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City Gets $625K to Halt Teen Drinking, Drugging

The federal Office of National Drug Control Policy provided a second round of funding to support the Mercer Island Communities That Care Coalition's current efforts to fight local underage substance use.

announced on Monday that the city's and the Communities That Care (MICTC) coalition had been awarded a five-year federal grant to continue local efforts to reduce underage alcohol and drug abuse on Mercer Island.

The grant of $625,000 allows the MICTC to both continue and expand upon an underage drinking prevention campaign over the past five years that civic leaders credit with — among other achievements — contributing to a 10 percent reduction in seniors who . Work on reducing underage drinking by the MICTC and Youth and Family Services eventually led to the in 2011 that fines property owners who host underage drinking parties.  

"Over the next five years, we will continue to work toward shifting the culture on Mercer Island to one that embraces prevention principles, support prevention leadership development, empower youth and reduces rates of underage drinking and drug use," said Mercer Island Youth and Family Services Administrative Manager Derek Franklin, who also advises the MICTC. “The Drug-Free Communities Support Program recognizes the great work of MICTC to help save young people’s lives. This new funding will allow the coalition to continue to mobilize and organize their community to prevent youth substance use.”

The award is part of $7.9 million in new Drug-Free Communities Support Program (DFC) grants to 60 communities and 6 new DFC Mentoring grants across the US. Office of National Drug Control Policy (ONDCP), led by Director Gil Kerlikowske. Mercer Island's CTC is just one of one of three drug-free prevention coalitions funded for the next five years in Washington state.

MICTC is administered by Mercer Island Youth and Family Services, a department of the City of Mercer Island. It is composed of community leaders, parents, youth, school administrators, religious and fraternal organizations, health care and business professionals, law enforcement, the media, and others working together at the local level (Ed. Note: Mercer Island Patch is a member of the MICTC coalition). Franklin also credited city CTC coordinator Sharon Broz and volunteer Debora Boeck on helping write a successful grant for the project.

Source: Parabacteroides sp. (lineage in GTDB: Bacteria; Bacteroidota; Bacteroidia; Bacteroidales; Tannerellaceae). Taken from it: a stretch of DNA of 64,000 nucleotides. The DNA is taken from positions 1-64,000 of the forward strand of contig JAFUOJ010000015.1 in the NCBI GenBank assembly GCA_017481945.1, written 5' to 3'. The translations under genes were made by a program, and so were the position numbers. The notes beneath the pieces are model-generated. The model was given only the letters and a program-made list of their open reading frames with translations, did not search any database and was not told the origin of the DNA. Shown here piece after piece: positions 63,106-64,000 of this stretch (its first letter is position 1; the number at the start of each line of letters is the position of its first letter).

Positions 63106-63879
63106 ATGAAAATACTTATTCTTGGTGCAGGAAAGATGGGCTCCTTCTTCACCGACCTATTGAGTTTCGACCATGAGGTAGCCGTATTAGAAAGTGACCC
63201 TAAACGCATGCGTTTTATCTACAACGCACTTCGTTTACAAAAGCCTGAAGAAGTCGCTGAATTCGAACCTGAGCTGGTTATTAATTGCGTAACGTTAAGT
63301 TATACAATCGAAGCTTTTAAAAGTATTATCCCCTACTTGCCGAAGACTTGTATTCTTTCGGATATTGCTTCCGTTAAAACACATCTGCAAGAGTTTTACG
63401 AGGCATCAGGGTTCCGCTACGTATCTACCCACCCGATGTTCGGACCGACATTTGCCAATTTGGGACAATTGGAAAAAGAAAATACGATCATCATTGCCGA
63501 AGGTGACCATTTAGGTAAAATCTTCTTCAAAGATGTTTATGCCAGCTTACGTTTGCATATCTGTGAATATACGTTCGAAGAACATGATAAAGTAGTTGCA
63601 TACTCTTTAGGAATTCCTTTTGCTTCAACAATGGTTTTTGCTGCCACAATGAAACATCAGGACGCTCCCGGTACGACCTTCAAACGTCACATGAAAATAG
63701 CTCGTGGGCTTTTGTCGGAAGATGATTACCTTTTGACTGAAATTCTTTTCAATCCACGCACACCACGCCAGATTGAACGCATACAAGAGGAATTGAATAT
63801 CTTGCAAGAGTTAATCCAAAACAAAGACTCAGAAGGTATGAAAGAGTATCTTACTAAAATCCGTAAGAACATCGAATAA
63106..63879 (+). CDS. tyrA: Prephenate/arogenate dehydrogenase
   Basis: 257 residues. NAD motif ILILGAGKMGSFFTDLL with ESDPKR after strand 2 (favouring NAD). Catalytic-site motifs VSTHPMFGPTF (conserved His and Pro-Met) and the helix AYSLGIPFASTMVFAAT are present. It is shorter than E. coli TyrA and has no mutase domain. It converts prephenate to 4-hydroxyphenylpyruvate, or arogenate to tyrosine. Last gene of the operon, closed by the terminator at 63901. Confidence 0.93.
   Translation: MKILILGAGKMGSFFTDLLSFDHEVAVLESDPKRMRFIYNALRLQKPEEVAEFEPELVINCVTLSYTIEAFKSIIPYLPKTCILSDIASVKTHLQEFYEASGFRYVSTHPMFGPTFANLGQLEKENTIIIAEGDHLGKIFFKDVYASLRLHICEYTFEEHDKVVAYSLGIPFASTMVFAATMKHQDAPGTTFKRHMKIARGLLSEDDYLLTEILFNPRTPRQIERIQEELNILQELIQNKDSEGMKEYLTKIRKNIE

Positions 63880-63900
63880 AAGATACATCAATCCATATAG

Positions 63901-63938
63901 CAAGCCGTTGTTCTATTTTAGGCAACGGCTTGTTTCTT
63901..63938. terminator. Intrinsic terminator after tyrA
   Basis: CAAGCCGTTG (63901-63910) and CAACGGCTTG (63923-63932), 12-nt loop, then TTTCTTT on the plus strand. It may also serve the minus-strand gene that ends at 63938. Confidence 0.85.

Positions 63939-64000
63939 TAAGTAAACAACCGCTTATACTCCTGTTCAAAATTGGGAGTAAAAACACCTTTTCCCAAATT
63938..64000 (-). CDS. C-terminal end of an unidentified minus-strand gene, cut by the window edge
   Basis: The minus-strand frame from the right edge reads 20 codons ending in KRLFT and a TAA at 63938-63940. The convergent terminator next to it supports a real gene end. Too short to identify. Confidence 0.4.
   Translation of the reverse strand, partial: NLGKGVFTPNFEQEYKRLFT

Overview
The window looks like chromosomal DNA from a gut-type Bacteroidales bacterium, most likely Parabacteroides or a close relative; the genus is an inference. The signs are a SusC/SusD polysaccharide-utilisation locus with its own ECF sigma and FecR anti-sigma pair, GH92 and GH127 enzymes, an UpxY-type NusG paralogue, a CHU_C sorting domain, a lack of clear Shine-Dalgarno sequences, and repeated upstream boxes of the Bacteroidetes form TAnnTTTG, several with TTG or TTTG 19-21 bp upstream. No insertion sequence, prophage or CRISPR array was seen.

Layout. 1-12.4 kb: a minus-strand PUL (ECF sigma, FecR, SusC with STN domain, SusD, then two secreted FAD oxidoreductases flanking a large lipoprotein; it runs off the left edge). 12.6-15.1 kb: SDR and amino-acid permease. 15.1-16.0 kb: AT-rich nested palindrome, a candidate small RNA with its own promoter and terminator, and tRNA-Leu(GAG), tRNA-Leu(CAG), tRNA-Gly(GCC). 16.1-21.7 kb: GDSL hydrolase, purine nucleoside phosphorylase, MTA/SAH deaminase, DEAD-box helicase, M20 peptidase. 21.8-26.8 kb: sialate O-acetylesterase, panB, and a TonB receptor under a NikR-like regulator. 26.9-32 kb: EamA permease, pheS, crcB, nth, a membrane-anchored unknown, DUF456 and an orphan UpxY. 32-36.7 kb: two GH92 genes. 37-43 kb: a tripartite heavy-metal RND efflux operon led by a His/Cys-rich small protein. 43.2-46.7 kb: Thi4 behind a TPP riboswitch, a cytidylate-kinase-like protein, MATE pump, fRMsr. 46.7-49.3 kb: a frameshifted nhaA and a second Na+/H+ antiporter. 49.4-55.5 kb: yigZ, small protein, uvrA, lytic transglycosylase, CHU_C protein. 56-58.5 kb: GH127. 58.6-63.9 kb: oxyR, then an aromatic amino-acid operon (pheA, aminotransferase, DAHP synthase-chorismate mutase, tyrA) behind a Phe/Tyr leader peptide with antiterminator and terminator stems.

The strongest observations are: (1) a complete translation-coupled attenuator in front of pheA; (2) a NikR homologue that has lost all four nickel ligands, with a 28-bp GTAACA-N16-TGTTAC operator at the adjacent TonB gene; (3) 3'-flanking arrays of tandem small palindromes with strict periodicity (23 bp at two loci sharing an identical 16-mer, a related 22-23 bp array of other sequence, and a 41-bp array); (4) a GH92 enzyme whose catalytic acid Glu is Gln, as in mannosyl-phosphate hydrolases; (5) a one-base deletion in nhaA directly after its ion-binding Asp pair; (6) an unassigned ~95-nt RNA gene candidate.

Mercer Island Youth and Family Services Director Cindy Goodwin said the grant would help fund the MICTC to specifically work on addressing not just underage alcohol, but also marijuana, prescription drug, and tobacco use on Mercer Island. Goodwin also said she planned to direct some of the money to be spent on a "public information campaign" to inform the public on State Initiative 502, which would legalize marijuana sales and possession in certain amounts at the local level.

"There's been a lot of medical marijuana being used on the Island under the misperception that it's somehow safer — that's of grave concern to us," she said. "We really want to educate the public on what that could do to our local youth."

Kerlikowske, a former Seattle police chief, announced the grants are in addition to the nearly $76.7 million in Continuation grants simultaneously released to 608 currently funded DFC coalitions and 18 DFC Mentoring Continuation coalitions.

“America’s success in the 21st century depends in part on our ability to help young people make decisions that will keep them healthy and safe,” said Kerlikowske. “We congratulate this coalition on its work to raise a generation of young people equipped to remain drug free and ready to prosper in school, in their communities, and in the workplace. While law enforcement efforts will always serve a vital role in keeping our communities safe, we know that stopping drug use before it ever begins is always the smartest and most cost-effective way to reduce drug use and its consequences.”

The DFC Program was created by the Drug-Free Communities Act of 1997, and reauthorized by Congress in 2001 and 2006. Since 1998, ONDCP has awarded more than 2,000 Drug-Free Communities grants to local communities in all 50 states, the District of Columbia, Puerto Rico, Guam, Palau, American Samoa, the U.S. Virgin Islands, and the Federated States of Micronesia.

In April, President Obama released the 2012 National Drug Control Strategy, the Administration’s primary blueprint for drug policy in the United States. The new Strategy promotes a “third way” approach to drug policy that supports alternatives to a law-enforcement-centric “war on drugs” or drug legalization.

The Strategy also outlines specific actions to be undertaken by the Federal Government to reform U.S. drug policy through innovative and evidence-based public health and safety approaches, which include expanding access to drug treatment and recovery support programs, breaking the cycle of drug use, crime, and incarceration, and supporting youth outreach programs that prevent drug use before it begins.

The rate of overall drug use in the United States has declined by roughly 30 percent since 1979. To build on this progress and support public health approaches to drug control, the Obama Administration has requested over $10 billion in FY 2013 for drug prevention programs and support for expanding access to drug treatment for people suffering from substance use disorders. This will build upon the $30 billion already spent over the past 3 years on drug use prevention and treatment.

For more information about the Office of National Drug Control Policy or the Drug Free Communities Support Program, visit: www.WhiteHouse.gov/ONDCP

(Ed. Note: The information in this article is from a press release from the City of Mercer Island and Mercer Island Youth and Family Serivices.)

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